WHO’s Latest Development: Second Malaria Vaccine Gets The Nod


As the world observed World Malaria Day this year, the pressing need for a malaria vaccine became even more evident. The WHO called upon nations affected by this disease to expedite the implementation of effective tools and strategies for prevention, detection, and treatment. Pursuing highly efficient vaccines for combating human malaria remains a paramount public health imperative[1].

In context to this, on Monday, the World Health Organization (WHO) made a groundbreaking recommendation for a new anti-malaria vaccine designed specifically for children. This significant development could give countries a more cost-effective and easily accessible alternative to the initial vaccine against this parasitic disease[2].

In association with the Serum Institute of India (SII), the Jenner Institute at Oxford University developed a new vaccine against malaria known as R-21 or Matrix-M. The WHO’s second recommendation builds upon its prior vaccine, the RTS, S/AS01, in 2021. Both vaccines have proven safe and effective in preventing malaria among children, and their wide-scale implementation is projected to impact public health substantially, claimed WHO Director-General Tedros Adhanom Ghebreyesus.

According to WHO, Malaria significantly affects children in the African Region, with an annual death toll of nearly half a million young lives. In addition, Tedros exclaimed, “With a three-dose regime followed by a booster 12 months after the third dose, the vaccine has already been approved for early next year in Burkina Faso, Ghana, and Nigeria. It will roll out in other countries in mid-2024, costing between $2 and $4.”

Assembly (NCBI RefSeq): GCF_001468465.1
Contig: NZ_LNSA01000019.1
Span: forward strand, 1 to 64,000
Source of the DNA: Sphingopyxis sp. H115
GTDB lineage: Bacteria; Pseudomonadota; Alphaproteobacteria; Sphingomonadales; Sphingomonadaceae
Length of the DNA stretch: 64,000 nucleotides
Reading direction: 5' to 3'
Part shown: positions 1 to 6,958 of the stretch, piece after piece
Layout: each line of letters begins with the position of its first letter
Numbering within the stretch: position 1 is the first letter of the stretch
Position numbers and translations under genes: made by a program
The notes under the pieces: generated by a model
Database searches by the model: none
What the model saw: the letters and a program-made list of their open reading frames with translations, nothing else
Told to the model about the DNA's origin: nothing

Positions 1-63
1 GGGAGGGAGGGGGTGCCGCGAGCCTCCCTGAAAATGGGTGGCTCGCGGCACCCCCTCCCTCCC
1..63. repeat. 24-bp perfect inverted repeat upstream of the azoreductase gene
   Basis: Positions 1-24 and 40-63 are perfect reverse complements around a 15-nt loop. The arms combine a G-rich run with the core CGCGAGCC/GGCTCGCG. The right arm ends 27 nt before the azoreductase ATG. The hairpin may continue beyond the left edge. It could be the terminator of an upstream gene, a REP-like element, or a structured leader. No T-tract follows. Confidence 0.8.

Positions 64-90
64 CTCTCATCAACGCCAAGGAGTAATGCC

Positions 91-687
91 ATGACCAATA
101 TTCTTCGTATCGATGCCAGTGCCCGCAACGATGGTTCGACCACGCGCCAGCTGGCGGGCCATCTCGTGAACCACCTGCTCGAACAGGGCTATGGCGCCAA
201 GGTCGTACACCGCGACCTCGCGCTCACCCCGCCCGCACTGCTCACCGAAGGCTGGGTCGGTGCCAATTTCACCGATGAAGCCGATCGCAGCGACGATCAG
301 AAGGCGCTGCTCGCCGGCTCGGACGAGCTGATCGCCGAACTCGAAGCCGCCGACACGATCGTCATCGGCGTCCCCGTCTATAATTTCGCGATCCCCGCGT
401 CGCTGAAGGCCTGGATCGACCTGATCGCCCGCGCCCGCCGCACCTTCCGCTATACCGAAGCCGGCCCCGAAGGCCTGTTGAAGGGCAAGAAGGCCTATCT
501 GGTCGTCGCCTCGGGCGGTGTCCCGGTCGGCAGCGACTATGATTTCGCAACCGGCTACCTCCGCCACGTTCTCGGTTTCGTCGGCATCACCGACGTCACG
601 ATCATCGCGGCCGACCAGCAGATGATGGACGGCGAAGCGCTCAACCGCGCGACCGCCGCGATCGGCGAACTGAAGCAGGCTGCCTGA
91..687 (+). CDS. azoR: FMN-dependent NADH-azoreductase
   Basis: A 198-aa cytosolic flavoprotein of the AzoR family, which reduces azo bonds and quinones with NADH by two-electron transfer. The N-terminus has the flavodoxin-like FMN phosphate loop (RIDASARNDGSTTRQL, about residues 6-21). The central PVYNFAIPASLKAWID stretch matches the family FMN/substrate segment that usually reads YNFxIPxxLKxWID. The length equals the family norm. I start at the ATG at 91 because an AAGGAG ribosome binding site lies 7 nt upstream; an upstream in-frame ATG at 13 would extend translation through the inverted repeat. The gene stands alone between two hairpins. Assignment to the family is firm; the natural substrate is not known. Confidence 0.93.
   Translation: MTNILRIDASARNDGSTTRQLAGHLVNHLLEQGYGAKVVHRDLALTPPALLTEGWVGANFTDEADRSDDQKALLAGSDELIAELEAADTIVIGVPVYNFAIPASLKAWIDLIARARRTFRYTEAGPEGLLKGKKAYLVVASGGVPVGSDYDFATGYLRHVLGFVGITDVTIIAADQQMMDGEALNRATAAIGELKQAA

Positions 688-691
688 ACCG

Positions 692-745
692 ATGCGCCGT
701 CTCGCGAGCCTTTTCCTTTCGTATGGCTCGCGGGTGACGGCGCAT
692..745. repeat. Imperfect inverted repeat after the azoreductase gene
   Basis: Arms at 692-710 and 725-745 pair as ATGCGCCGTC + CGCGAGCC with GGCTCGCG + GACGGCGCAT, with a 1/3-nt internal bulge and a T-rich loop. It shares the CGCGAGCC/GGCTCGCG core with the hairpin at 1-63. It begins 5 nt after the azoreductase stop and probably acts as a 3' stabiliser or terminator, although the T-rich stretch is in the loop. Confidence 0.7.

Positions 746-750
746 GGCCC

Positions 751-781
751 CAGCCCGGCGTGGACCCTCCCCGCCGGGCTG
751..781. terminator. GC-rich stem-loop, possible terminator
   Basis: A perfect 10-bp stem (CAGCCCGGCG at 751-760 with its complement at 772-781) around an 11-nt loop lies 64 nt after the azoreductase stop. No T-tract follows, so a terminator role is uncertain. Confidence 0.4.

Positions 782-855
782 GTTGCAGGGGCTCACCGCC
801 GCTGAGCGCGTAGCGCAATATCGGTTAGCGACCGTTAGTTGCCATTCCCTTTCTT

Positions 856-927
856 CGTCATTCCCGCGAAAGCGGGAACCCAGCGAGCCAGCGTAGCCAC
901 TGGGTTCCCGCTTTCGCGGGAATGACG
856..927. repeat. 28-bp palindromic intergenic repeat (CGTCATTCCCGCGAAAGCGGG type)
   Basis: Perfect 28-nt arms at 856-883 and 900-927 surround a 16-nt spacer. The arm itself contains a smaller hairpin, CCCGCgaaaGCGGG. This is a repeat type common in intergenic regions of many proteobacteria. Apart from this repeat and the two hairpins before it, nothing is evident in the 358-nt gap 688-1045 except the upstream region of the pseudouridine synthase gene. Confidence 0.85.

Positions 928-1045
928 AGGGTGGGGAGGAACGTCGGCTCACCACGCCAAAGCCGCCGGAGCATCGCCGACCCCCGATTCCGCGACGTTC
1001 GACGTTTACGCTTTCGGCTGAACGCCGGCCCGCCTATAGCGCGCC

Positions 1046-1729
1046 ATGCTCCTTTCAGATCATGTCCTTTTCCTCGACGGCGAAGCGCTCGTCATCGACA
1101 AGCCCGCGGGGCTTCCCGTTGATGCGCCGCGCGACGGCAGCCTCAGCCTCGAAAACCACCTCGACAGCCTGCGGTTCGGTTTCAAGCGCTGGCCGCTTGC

The Serum Institute of India(SII), the vaccine manufacturer, is poised to produce over 100 million doses annually, intending to ramp up production to 200 million doses yearly. At the same time, currently, only 18 million doses of RTS,S are available. The SII stated that Oxford researchers have reported a sustained 2-year efficacy for R21/Matrix-M™ and demonstrated that a booster dose maintains high efficacy against malaria, aligning with the World Health Organization’s Malaria Vaccine Technology Roadmap target of a vaccine with a minimum of 75 percent efficacy[2].

The objective behind a broad vaccine rollout is to reduce infection rates and the transmission of the disease substantially. Nonetheless, experts emphasize that vaccines should not be a substitute for other preventive measures like bed nets and insecticide spraying.

(The article is written by Dr.Subita Alagh, Senior Executive, and reviewed by Monalisa Deka, Senior Health Content Editor)

1. Home/News/WHO recommends R21/Matrix-M vaccine for malaria prevention in updated advice on immunization. As reported from: https://www.who.int/news/item/02-10-2023-who-recommends-r21-matrix-m-vaccine-for-malaria-prevention-in-updated-advice-on-immunization#:~:text=The%20World%20Health%20Organization%20
2. Draper SJ, Sack BK, King CR, et al. Malaria Vaccines: Recent Advances and New Horizons. Cell Host Microbe. 2018 Jul 11;24(1):43-56.https://www.ncbi.nlm.nih.gov/pmc/articles/PMC6054918/

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